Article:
Another trick that has SERIOUSLY helped us and even saved our bacon a few times is keeping our money in many places. Every account we have is shared (that is one of my number one tips for married couples to keep accountability and unity in spending). We have a couple checking accounts (one main one that we use most), a couple savings accounts (one that is flexible and one that is strict), and an investment account through a very easy to use app! If any of you are like me, you know how easy it is to spend every penny in your checking account. By keeping money in other places that are not as accessible, you don’t spend money that you shouldn’t!! This also helps cover rainy day expenses, builds a healthy emergency fund, and saves for fun activities or trips!
***I have a great list of financial apps that we love that I will attach another time. Sorry guys, there is just way too much to cover in one post.***
3. Diligence in Building Credit
One of the problems facing many people in my stage of life is not having much of a credit history! Credit is super important when it comes to major life milestones like buying a house. Even buying a car can be very difficult if you don’t have a good credit history or credit score. Your credit score is determined by the following factors: credit card utilization, payment history, derogatory marks (basically being reported to collections), age of credit history (do not close credit accounts, even when you have paid them off), total accounts, and hard inquiries.
My husband and I have taken small steps over the course of our marriage to build our credit in a healthy and disciplined way. Early in our marriage we bought a car! We co-signed the loan so it would affect both of our credit scores. We pay our car payment twice monthly so as to decrease average daily balance, which lessens how much interest we pay long term.
Another thing that can drastically improve your credit is responsible use of a credit card! After sticking to a strict budget over the last six months, we decided to get a credit card. We only make purchases that we have money to pay for. Once the statement generates (meaning it reported to our credit) then we pay it off with the money we had already set aside! This increases our credit score because our credit card usage is consistent and responsible. I’ll admit, this is a tough one, because it can be very tempting to spend money you don’t have. However, the reward for using your credit card correctly is worth the discipline!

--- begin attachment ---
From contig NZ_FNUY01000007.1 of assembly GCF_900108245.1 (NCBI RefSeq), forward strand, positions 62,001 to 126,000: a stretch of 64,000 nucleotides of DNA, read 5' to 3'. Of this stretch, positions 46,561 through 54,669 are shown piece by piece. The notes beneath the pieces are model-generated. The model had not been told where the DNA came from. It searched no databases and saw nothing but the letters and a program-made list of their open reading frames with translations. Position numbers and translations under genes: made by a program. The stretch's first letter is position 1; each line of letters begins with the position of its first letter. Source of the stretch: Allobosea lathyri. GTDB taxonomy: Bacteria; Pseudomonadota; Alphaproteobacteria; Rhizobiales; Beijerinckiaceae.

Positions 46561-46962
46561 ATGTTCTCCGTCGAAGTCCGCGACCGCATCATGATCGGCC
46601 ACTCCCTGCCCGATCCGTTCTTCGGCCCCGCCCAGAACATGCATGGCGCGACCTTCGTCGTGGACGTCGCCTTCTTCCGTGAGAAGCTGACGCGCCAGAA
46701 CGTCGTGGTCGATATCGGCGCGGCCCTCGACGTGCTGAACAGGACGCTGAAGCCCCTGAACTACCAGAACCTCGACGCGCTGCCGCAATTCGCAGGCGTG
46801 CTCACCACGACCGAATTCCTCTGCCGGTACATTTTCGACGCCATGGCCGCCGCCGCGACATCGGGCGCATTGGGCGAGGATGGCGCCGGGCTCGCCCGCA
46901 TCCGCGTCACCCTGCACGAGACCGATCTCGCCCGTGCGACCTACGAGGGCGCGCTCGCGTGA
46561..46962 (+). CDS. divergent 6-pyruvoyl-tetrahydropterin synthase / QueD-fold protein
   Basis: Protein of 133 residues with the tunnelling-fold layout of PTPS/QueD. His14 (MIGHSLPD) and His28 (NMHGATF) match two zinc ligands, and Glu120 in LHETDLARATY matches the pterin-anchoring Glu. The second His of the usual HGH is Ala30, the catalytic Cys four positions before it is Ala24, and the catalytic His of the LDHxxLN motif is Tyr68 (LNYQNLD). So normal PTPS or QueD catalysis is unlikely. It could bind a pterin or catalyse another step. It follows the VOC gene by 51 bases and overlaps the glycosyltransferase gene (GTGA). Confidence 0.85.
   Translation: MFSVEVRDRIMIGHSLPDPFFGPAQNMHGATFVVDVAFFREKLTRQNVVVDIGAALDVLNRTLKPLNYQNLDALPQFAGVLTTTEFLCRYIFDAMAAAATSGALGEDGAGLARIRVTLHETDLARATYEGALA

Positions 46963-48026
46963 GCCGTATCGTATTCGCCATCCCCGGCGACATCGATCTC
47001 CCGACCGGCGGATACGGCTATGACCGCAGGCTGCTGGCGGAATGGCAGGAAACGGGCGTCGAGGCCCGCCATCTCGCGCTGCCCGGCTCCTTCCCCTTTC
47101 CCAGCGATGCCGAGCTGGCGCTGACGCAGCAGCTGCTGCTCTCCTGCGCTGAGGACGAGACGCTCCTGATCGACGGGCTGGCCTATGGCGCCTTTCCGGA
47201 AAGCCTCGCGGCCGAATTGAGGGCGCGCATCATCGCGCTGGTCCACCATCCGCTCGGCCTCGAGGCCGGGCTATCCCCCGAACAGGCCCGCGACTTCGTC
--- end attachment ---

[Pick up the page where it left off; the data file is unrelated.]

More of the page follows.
Honesty and Accountability
One of the biggest causes of discord in marriage and relationships is money. If you don’t put the effort into being honest, open, and accountable to one another your money will get in the way of your relationship too. My husband and I always work on our communication with money. We discuss big purchases and we don’t get ornery with each other over little ones. We regularly look at our budget and talk about ways to improve. We talk about our goals and where we want our money to go. Communication is key! Openness is critical! One way we keep track of everything and stay on the same page is through a google sheet that we share between the two of us! We can view it on our phones and update it after any purchase!
I used to think that financial freedom meant being wealthy. Here’s the thing, one of the many downfalls we all face is always wanting more money than we actually have. But financial freedom is not the same thing as wealth, and wealth is not the same thing as financial freedom! Being financially free to me means knowing your bills are covered, having extra to invest, and constantly improving your situation (through credit score improvement and progress). Financial freedom is also facing your money head on. Not being afraid of what your bank account says is a huge leap in being financially free!